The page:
Saturday, December 02, 2006

"Girl Child Sunday"


was celebrated 2 weeks ago, when I was in Channapatna.
"Girl child"? What's with that? you may wonder...It certainly sounds strange to western ears, and the fact that there's a whole Sunday set aside by CSI to address the rights and needs of girls is a powerful reminder that India is a very different context from home. For all my delight in the Indian experience and my envious admiration of the beauty of my Indian sisters (why, oh why can't the west adopt fashions as universally flattering as the sari or salwar?) I wouldn't want to swap lives with them for all the tea in Darjeeling.

Girl Child Sunday is necessary because in India six years into the 21st century, the prevailing attitude to women remains firmly medieval. Women's work is the foundation of every Indian home, with mothers rising at dawn to draw water (even close to Bangalore, mains water is not only undrinkable but often non-existent for much of each day, so vessels must be filled to meet all domestic needs whenever the water actually does flow), then spending a good hour cooking the traditional Indian breakfast. (I've really struggled with the overwhelming hospitality that insists on three cooked meals a day, with numerous snacks in between - bizarrely, being thoroughly overfed so put me off food that I've actually managed to lose weight...not sure quite how it worked, but it's rather pleasing all the same).
From then on, for the Indian housewife, it's drudgery all the way. Housework (every home seems to need sweeping on a daily basis), more cooking, shopping for fresh food every day, more cooking...all to serve the men of the house, whether husbands, sons or fathers.
Domestic violence seems habitual in the poorer homes, with drunkenness compounding the problem,- it was commonplace to step round insensible shapes sprawled on the pavements,- and women have no escape from this, as to leave your husband is to cut yourself off from family and community, and ensure that you can no longer call anywhere home.
Only once her sons marry can a woman acquire a higher status for a time as a mother-in-law, making daughters-in-law miserable in their turn,- but with widowhood, high-caste women may find themselves non-persons again, traditionally condemned to shaven heads, white saris, sleeping on the floor and spending their time in prayer for their departed husbands, with no possibility of remarriage. In an interview a woman, widowed when she was still in her twenties lamented the outlawing of the custom of sati, for, she said " Swift oblivion has to be preferable to decades of living death" and sati matas are traditionally revered as akin to saints.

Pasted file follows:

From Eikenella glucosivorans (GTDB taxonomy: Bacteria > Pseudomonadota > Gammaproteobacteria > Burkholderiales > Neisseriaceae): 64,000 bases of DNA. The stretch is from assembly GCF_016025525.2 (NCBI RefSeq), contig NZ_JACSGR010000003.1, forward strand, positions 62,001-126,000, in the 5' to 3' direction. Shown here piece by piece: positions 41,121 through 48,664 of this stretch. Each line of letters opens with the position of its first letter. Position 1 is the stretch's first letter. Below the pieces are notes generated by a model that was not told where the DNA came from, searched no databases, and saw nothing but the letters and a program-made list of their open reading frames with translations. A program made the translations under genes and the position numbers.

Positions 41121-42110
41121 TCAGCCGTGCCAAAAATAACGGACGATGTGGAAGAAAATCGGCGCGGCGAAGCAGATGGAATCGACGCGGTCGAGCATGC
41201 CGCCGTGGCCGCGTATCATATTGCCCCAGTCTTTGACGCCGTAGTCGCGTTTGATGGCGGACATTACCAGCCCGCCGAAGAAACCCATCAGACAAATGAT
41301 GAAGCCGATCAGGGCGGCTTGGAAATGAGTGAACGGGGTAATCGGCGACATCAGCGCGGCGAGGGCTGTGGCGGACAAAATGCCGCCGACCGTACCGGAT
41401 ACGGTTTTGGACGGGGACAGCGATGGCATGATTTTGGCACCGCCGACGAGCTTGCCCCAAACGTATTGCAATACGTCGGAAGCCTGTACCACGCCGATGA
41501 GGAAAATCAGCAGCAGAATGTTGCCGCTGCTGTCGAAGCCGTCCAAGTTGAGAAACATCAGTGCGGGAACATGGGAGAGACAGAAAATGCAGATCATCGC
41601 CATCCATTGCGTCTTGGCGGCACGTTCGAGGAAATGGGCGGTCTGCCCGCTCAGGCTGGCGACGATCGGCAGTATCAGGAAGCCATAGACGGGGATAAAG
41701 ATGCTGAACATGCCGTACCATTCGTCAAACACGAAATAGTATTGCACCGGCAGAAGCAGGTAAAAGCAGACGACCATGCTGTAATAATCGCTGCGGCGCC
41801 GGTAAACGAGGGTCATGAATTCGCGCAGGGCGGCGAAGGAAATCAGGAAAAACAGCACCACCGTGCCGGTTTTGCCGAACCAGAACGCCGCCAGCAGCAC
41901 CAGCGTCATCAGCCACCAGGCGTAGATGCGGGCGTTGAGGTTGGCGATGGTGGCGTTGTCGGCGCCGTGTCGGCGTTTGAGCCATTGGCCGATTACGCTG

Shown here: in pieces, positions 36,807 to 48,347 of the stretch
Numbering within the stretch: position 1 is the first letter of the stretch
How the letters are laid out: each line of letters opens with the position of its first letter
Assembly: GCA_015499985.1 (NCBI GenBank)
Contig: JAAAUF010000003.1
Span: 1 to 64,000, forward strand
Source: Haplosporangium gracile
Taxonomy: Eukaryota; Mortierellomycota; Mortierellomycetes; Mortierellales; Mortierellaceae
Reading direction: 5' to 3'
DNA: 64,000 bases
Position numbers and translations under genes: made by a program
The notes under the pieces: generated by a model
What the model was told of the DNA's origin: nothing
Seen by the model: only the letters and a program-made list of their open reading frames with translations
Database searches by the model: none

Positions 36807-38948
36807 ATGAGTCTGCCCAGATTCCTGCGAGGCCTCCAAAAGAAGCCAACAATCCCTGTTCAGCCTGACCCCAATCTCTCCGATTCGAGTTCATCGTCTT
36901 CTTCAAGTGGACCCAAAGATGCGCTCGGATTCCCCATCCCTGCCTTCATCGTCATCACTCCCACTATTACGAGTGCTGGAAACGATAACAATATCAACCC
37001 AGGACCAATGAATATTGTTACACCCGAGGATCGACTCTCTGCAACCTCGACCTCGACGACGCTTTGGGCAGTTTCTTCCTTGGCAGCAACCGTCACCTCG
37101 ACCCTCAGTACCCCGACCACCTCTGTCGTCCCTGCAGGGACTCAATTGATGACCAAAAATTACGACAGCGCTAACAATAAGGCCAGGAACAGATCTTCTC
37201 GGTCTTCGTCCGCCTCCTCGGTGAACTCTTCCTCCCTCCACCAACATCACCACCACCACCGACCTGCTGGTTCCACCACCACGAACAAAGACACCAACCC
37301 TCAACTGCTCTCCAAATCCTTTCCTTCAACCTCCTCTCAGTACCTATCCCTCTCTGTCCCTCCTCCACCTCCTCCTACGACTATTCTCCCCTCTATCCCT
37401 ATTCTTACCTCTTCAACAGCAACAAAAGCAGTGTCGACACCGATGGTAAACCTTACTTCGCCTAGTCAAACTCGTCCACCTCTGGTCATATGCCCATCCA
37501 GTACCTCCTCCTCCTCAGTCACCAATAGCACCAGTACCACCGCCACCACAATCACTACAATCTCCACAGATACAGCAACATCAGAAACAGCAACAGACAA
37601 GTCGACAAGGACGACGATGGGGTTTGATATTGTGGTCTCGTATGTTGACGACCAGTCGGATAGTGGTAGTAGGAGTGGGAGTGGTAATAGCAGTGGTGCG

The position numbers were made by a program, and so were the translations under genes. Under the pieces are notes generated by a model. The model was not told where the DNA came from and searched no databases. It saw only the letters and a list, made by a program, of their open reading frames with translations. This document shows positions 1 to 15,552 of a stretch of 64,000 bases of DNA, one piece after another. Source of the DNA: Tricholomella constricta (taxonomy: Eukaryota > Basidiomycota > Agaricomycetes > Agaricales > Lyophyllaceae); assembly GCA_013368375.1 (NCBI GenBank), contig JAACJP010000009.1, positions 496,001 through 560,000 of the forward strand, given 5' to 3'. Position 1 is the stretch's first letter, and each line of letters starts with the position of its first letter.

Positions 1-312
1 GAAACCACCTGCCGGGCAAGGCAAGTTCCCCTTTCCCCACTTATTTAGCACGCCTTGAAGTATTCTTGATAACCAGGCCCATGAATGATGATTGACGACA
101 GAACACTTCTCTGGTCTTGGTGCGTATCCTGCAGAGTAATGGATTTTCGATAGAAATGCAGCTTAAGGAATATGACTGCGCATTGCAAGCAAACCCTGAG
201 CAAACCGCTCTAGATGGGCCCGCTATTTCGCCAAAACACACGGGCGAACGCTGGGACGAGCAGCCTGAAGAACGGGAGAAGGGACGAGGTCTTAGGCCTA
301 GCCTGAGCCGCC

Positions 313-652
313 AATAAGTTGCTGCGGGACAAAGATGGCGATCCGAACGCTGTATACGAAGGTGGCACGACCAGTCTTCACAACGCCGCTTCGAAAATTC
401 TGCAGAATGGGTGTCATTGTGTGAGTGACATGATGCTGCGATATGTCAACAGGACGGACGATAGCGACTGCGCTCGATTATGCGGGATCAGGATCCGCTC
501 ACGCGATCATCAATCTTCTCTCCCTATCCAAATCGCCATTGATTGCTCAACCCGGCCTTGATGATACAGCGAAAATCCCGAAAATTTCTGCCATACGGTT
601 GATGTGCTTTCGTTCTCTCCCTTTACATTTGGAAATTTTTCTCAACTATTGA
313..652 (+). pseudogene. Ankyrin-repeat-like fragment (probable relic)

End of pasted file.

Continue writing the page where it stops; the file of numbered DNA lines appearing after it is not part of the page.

Even in westernised homes, where both partners work, the expectation is that the woman will undertake all domestic tasks on top of her career. I really struggled when clergy wives, coming in at 9.00 pm from a day's teaching and a long commute from the city immediately set to work serving the evening meal, waiting on husband, father and guests (including me). Nobody even suggested that a little help could be offered, and the culture of service seems completely non-negotiable. Repeatedly I was told "It's our privilege and pleasure to serve our menfolk"...and too bad if it isn't.

Against this background, it is maybe not surprising that female infanticide remains a problem. While in the past fathers might seek to evade the demands of providing a dowry by killing their new-born daughters, today it more like to be the mother who opts to abort a girl-child, not wanting to bring another woman into the world to suffer as she herself has suffered.
Modern medical techniques make this so easy that there is a real potential for gender imbalance in Indian society, such that the government has just launched a means-tested scheme to offer grants to girls on their eighteenth birthday.
But unless there is a radical change of attitude, it will never be easy for Indian women. Wherever we went, I was conscious of their labour, from our hostesses, eating in the kitchen long after the rest of us had relaxed at table, or the array of sweepers and labourers carting loads of bricks on their heads on the building sites of Bangalore.

I'm aware, too, that it is the women who are the strong core of the church. It is the women who gather regularly for midweek prayer, the women who hand on the faith to their children...but though women were ordained in C.S.I. for 10 years before the vote went through here in England, they remain largely submissive in ministry too, serving in difficult contexts with scant support. Even in my rather bemusing role as a "foreign dignitory" (yes, I really was announced as such on several occasions!), I too was largely ignored if the men in our party were present. This had its plus side, as I was less of a target for beggars and street vendors, who assumed that I had no voice in decision making,- though it could be maddening too.

I know that there is some interesting work emerging from feminist theologians, and a growing recognition that women may be entitled to an identity beyond that of wife and mother...but it seems to me that there are many many miles to travel before I could be persuaded to change places with my sisters...On Girl Child Sunday, I was privileged to baptise 3 children,2 boys and a girl.

As always, the rite was sheer joy, but more than ever I found myself wondering and worrying about what might lie ahead for Nikith, Pranesh and Nisha, in that society that is so unlike my own, and praying that each of them might come to realise their infinite value as children of God,- sons and daughter.

1 comment:

Songbird said...

Kathryn, what a beautiful closing image of you and the families. I'm not sure how different the division of labor is here, we just have more readily available conveniences.